First Wave Of Reviews For Ant-Man Hit The Web

The embargo has been lifted, and the first wave of reviews for Ant-Man are finally here. The overall verdict indicates that the film is obviously no masterpiece, but still a lot of fun with some great action pieces and some amazing visuals. You can check out what the critics are saying below.


Everything funny and mischievous about Rudd has been tamped down and turned into processed cheese here, just like what “Jurassic World” did to Chris Pratt. (Speaking of which, “Ant-Man” is the second movie this summer that takes the vibrant, talented Judy Greer and wastes her as a fretting mom.) The preview audience around me hooted and hollered throughout, particularly when there were any shout-outs to the other Marvel movie or TV properties, so no doubt fans of the “gotta-see-‘em-all” bent will eat this one right up. As someone who has liked a majority of these Marvel adaptations, I can only hope that “Ant-Man” represents a temporary dip that’s not the beginning of a slippery slope.


The Marvel Cinematic Universe can be an awfully big, noisy and repetitive place to spend your time and money, but at its best, it can also allow for humor, whimsy and lightness of spirit — all qualities that come into play in “Ant-Man,” a winningly modest addition to the ever-expanding Disney/Marvel family. Though we can mourn the more stylish and inventive stand-alone caper we might have gotten from director Edgar Wright (who left the project over creative differences and was replaced by Peyton Reed), this enjoyably off-the-cuff franchise starter takes a cue from its incredible shrinking protagonist (played by a game Paul Rudd) and emerges with a smaller-scaled, bigger-hearted origin story than most comicbook heroes are typically granted.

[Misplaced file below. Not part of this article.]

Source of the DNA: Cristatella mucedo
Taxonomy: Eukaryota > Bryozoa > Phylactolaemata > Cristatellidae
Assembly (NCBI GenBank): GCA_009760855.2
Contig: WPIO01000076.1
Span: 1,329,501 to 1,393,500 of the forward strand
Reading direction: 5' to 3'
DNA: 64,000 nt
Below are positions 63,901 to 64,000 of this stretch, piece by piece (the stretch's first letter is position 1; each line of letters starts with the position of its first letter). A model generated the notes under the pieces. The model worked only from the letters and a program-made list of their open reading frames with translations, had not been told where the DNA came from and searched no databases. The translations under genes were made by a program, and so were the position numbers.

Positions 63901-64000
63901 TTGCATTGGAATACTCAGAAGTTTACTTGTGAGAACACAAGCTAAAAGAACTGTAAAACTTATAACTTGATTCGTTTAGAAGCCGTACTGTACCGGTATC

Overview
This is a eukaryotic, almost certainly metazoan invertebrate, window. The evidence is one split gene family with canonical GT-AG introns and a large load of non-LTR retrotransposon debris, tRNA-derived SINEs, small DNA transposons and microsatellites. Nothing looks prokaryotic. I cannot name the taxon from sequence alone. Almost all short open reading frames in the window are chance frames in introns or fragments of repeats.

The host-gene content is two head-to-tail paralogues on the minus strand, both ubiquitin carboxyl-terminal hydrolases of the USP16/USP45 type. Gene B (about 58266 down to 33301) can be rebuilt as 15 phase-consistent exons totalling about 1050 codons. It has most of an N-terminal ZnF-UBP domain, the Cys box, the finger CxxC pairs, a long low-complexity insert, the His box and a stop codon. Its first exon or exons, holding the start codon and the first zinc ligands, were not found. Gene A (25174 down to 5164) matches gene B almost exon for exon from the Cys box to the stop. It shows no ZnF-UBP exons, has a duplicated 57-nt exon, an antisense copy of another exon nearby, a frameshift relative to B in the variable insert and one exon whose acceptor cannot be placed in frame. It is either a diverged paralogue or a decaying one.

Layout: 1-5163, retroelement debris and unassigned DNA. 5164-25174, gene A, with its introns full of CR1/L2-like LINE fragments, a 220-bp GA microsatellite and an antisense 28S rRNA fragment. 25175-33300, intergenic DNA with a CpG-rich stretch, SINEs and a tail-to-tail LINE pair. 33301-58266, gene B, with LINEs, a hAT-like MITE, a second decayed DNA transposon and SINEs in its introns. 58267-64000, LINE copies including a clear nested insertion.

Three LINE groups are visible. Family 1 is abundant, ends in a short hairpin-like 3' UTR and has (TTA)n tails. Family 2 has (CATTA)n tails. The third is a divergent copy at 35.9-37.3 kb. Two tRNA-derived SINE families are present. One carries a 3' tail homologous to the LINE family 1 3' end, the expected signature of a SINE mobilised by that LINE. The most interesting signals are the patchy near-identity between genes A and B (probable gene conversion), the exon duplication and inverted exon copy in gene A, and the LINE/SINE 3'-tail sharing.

Besides being a breezy superhero heist movie, Ant-Man is the latest in a succession of shrinking-people movies which have shown off state-of-the-art effects at the time of production — worthy successor to the likes of The Devil-Doll, The Incredible Shrinking Man and Honey, I Shrunk the Kids. In brilliantly realised moments, Ant-Man clings to the grooves of a vinyl record, feeds a drop of water to his favourite ant, explores the infinitely small (a genuinely cool 3D trip) and has a climactic confrontation with an equally miniaturised baddie in an out-of-control Thomas The Tank Engine tabletop layout which seems huge and dangerous to them, though a witty shot pulls back to show the frenetic action-movie fireworks just boil down to a toy train falling over.


Ant-Man may have been the Marvel movie that was seemingly made because it was already promised seven years ago when the Marvel Cinematic Universe looked much different, but its relative come down in size and purpose represents something of a breath of fresh air in today’s context. It is an important film in the sense that it shows how Marvel can diversify not just in terms of different superheroes and different genres, but also in terms of scale. Ant-Man is their smallest film yet, and I mean that as a compliment.


Marvel delivers another strong standalone film with Ant-Man. As is typically the case with the more effective of the studio’s offerings, Ant-Man works within the framework of the larger Marvel Cinematic Universe, but also delivers a streamlined, fast-paced, lively and – frankly – utterly charming story.


For a film forged under difficult circumstances (Edgar Wright developed the movie for nearly a decade before leaving the director’s chair just before filming), Ant-Man emerges fairly unscathed. Free of the bloated running time we’ve come to expect from summer movies, it’s a hugely entertaining superhero comedy that’s a refreshing break from Marvel formula.

(Michael Bezanidis)

Heroic Staff

Heroic Staff

Heroic Special Activities Division Agent Trainee Program